Well **I** miss video cassettes
Director/Writer: Michael A. Nickles / Cast: Johnny Pacar, Ambyr Childers, Toby Hemingway, Christian Slater, Jennifer Missoni, Alessandra Torresani, Jonathan Keltz, Lisa Jane Todd, Mark Metcalf, Daryl ‘Chill’ Mitchell.
Body Count: 10
Michael A. Nickles made a good little B-slasher XII a few years ago, which was written around some of the usual pitfalls of the genre, so I was excited about his next project.
Thus it makes me a little sad to report that, while working with what appears to be a bigger budget has made a handsome looking film, Playback sort of cruises down a dead end alley and traps itself at the end, unable to reverse or make a U-turn.
In a small Michigan town in October 1994, Harlan Diehl murdered his family and filmed the whole process on a camcorder. Fifteen years later, high school journo student Julian begins a project on the killings with his gaggle of teen friends. In any straight-down-the-line slasher film, a mystery killer would start doing in all those involved, but Playback isn’t your vanilla flavoured dead teenager movie.
It’s a bit difficult trying to explain on what basis the horror works in Playback, the main problem I had with it is that not a whole lot is explained. Julian asks grimy-brooder-type friend Quinn for some old news footage from the murders and he is sort of ‘infected’ by the tape, kills his annoying work colleague, and then begins spreading the infection to the other teens, who then either kill each other or become obedient zombies to his will.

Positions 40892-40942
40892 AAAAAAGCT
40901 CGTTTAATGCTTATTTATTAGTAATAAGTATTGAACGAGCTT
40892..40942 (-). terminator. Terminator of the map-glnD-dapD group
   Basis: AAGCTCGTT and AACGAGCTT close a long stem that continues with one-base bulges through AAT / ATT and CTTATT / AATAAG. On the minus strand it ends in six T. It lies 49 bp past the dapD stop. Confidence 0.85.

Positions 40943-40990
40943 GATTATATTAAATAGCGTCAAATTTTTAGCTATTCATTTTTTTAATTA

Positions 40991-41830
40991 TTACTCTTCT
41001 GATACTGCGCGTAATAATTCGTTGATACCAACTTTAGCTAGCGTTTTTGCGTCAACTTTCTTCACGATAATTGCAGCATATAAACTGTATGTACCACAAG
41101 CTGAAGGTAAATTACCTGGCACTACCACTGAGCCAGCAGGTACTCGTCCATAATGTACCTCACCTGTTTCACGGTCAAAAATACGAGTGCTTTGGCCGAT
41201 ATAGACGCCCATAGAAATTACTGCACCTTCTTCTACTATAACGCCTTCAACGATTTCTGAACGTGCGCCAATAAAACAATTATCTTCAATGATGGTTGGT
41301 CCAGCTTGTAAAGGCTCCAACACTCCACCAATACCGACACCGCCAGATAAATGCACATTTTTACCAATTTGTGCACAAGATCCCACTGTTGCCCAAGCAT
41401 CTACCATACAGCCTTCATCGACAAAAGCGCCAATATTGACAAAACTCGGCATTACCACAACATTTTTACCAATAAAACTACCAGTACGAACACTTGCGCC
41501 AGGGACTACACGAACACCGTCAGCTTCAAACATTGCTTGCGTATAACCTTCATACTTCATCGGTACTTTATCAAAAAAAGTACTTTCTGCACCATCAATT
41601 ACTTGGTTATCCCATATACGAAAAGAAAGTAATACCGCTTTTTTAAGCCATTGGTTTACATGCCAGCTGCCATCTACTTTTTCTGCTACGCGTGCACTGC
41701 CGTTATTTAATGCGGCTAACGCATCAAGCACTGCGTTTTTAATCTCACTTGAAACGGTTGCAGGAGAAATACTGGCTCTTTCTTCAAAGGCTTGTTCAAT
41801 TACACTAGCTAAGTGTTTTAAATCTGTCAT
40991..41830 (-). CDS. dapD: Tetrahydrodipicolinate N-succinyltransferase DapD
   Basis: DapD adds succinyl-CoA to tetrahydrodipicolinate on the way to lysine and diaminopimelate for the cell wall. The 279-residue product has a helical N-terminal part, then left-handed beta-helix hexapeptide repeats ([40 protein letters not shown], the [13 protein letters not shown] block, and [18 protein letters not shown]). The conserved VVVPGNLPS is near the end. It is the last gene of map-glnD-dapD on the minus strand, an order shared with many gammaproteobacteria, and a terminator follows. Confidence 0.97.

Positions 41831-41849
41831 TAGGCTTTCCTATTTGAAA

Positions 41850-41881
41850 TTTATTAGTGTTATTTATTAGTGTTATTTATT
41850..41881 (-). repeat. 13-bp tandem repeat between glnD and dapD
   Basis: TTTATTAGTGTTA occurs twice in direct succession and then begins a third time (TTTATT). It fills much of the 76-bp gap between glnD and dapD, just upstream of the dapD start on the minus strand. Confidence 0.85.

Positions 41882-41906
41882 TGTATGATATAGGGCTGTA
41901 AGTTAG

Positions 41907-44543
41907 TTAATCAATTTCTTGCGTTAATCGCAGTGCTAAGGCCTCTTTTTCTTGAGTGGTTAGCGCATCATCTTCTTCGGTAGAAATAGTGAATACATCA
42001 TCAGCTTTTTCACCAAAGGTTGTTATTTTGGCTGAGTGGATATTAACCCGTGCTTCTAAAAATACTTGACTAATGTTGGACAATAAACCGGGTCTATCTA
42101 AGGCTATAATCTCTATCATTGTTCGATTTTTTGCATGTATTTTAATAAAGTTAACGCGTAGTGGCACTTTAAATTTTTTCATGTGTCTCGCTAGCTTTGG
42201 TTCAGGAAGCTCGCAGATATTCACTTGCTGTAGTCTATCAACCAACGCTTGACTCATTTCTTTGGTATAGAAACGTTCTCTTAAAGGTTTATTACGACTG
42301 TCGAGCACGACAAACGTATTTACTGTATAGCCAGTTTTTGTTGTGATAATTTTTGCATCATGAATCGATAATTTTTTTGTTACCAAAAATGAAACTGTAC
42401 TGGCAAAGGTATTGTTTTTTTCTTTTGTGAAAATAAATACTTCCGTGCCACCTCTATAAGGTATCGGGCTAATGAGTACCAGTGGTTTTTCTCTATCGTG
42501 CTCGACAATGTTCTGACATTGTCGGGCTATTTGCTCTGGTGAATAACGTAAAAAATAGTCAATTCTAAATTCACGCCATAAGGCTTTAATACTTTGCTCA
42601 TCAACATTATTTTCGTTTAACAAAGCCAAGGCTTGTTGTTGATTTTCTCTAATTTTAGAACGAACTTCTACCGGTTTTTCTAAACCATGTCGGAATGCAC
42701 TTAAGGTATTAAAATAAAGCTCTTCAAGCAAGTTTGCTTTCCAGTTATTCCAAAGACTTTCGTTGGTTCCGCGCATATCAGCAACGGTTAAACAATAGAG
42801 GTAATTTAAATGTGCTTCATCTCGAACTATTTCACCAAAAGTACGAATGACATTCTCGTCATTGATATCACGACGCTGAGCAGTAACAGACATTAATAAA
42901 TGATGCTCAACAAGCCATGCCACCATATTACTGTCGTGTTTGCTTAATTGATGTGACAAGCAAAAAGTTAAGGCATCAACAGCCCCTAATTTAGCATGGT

Christian Slater is a sleazy local cop, who buys hidden camera footage of girls in the school locker room from Quinn or in exchange for Harlan Diehl’s original first person footage. Because of some theory concerning the first motion film ever produced, the devil, and ancestry, Quinn / Harlan wants to find out what became of the baby who ‘survived’ the massacre. It’s fairly obvious who it turns to have grown up to be.
Characters, motivations, and acting are all good. Nickles wrings some interesting attributes out of the cast over the short running time; Slater’s corrupt horndog cop and Jennifer Missoni’s goody-goody Lea Michele-a-like (Slater’s primary voyeur-vic) are deeper than the usual body count movie high school populace, though it must be pointed out that a couple of the other teens are nothing more than ye olde sex-centric IQ-vacuums. Teen leads Pacar and Childers are kept within the standard parameters of anodyne teen-dom.
How the video possession schtick works and why is left cloaked in mystery, but things fizzle out with a malleable ending that doesn’t so much conclude as just pause in that flickery way VHS used to when you wanted a decent freeze frame but got sound lines instead.
Nickles excels with visual style and character and the ability to skewer accusations of plagiarism: characters name-check The Ring before it can fall off the nearest critic’s lips. It’s just a shame that the story is a bit of a no-through-road.